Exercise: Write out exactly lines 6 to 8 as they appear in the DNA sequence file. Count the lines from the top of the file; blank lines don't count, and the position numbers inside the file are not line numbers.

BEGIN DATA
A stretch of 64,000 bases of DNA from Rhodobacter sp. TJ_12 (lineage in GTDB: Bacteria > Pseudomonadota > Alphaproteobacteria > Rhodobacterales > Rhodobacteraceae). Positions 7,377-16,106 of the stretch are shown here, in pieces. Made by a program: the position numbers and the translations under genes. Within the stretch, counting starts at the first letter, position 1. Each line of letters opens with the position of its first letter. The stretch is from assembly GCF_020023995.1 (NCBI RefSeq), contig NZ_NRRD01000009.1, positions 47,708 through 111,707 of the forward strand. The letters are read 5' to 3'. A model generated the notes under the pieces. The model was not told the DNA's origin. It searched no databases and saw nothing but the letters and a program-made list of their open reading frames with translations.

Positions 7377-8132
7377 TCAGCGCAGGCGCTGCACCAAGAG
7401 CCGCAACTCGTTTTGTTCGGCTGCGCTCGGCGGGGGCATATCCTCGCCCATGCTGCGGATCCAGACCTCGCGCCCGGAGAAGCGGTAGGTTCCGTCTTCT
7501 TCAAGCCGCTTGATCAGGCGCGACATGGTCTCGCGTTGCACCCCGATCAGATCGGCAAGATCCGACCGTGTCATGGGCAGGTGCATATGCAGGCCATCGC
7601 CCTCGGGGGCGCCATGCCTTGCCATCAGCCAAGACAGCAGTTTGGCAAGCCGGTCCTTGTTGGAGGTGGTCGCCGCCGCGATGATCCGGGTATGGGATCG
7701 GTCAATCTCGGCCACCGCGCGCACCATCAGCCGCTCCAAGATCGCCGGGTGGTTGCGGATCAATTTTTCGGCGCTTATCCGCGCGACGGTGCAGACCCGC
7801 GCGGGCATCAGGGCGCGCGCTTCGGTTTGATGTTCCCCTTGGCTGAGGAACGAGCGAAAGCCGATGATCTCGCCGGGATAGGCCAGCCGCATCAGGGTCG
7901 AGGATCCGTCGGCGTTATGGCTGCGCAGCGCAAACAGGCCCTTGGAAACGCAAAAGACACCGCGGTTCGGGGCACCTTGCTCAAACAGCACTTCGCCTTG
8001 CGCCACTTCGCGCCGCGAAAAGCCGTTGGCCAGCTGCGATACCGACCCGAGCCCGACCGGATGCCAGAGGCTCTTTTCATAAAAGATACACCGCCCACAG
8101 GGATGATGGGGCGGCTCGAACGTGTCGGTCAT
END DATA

7601 CCTCGGGGGCGCCATGCCTTGCCATCAGCCAAGACAGCAGTTTGGCAAGCCGGTCCTTGTTGGAGGTGGTCGCCGCCGCGATGATCCGGGTATGGGATCG
7701 GTCAATCTCGGCCACCGCGCGCACCATCAGCCGCTCCAAGATCGCCGGGTGGTTGCGGATCAATTTTTCGGCGCTTATCCGCGCGACGGTGCAGACCCGC
7801 GCGGGCATCAGGGCGCGCGCTTCGGTTTGATGTTCCCCTTGGCTGAGGAACGAGCGAAAGCCGATGATCTCGCCGGGATAGGCCAGCCGCATCAGGGTCG